Not surprisingly this issue of Cataloging & Classification Quarterly contains a diverse mix of articles and features. The CCQ Interview feature highlights two leaders of Chile’s experience with bibliographic control. Subject access for music is considered in the context of faceted access through USMARC. Another author describes the expansion for local use of the Library of Congress classification for education, the Class L schedule. Continuing the idea of flexible, local approaches, two authors report on the pragmatic cataloging of a collection of annual reports as opposed to adhering to full CONSER standards.
Issues connected with the cataloging of items with Chinese names are examined in detail in an article of some complexity. The problems of the representation of names in non-native languages is not limited to Chinese or other Asian languages. Some examples are given. All names become more critical with shared cataloging across the world and the Internet accessibility of local catalogs. The situation regarding Chinese names is especially complex and accuracy is often sacrificed.
The Cataloging News column completes the current issue.
As I write this column, plans are underway for the invitation only conference on bibliographic control for the new millenium that the Library of Congress will host in November 2000. Distinguished leaders in bibliographic control, networking and Web development will present papers for discussion both online in advance of the conference and during the conference. I and many others consider bibliographic control (encompassing descriptive cataloging and metadata, authority control, subject access, and classification, all broadly defined) to be one of the most intellectual aspects of librarianship and information science. Soon many of the best minds in cataloging, information systems, metadata development and related fields will convene to achieve some consensus in direction for bibliographic control in a future that will see more and more emphasis on and use of networked electronic resources. Meanwhile the papers of many of the “great minds” are being made available in advance to the many others in the bibliographic control international community. In actuality there is no stark boundary between the “great minds” and the “many minds.” Rather it is a continuum that often reflects the preferences of individuals for theoretical versus day to day or applied work. To move ahead both are needed and that is why papers are being posted to the Web for comment in advance of the conference. The end result can be only be better for the perspectives of the many, in this case the many who care to expend their mental energy and experience commenting on the papers by the theorists. As Ralph Waldo Emerson indicated, the hardest task in the world is “to think.”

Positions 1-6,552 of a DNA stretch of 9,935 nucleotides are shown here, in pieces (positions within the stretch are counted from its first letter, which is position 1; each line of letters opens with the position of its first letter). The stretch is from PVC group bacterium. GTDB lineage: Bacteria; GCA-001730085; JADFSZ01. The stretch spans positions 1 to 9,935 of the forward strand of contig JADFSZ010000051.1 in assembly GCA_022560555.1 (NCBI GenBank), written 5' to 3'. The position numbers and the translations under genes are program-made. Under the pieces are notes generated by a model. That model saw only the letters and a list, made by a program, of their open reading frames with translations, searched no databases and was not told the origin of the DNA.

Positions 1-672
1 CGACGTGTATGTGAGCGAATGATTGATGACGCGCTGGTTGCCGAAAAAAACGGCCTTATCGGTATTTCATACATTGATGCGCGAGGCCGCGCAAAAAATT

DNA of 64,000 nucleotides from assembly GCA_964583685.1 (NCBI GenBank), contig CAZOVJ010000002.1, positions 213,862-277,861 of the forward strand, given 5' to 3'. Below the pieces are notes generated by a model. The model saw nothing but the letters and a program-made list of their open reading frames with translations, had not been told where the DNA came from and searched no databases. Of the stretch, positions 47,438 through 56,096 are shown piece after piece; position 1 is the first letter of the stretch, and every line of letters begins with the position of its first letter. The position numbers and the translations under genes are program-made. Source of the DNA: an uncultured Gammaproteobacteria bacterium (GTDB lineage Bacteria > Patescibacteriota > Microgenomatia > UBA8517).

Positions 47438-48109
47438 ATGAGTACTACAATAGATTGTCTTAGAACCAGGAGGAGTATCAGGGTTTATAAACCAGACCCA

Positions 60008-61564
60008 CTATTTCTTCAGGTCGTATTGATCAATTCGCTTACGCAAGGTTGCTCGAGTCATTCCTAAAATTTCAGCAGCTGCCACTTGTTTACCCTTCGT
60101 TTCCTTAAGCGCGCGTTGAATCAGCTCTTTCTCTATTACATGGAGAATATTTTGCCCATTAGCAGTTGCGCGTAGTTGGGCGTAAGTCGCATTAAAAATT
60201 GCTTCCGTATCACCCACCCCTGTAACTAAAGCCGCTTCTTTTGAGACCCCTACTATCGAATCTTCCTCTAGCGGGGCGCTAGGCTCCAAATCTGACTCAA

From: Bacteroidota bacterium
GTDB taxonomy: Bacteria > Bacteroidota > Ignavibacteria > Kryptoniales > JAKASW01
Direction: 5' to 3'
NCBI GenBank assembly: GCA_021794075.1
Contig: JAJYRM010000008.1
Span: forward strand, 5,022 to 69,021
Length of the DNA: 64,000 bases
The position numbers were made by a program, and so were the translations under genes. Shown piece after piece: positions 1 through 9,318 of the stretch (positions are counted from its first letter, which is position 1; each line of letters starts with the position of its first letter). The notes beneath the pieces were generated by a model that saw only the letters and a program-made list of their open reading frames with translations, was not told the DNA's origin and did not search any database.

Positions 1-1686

Even for resources that will exist in print or other non-electronic formats, whether the millions of extant publications, objects, and artifacts or those created in the future, access to information about those resources will be increasingly electronic and available internationally via the World Wide Web. There is often a fine balance between the ideal and the practical, the desirable versus the affordable, and the currently useful versus the valuable in the future. The forthcoming process should move bibliographic control in the context of networked information forward to viable early twenty-first century solutions. Yet we must realize that while we progress in our time, the more distant future, even the second half of the twenty-first century or the centuries to follow may have technology innovations that will help drive yet another best practice. One can only regret not being here to see that further out evolution and the fruits of the labors of today’s “great minds” and many minds as they iteratively work toward rethinking bibliographic control for the century ahead
-- Ruth C. Carter.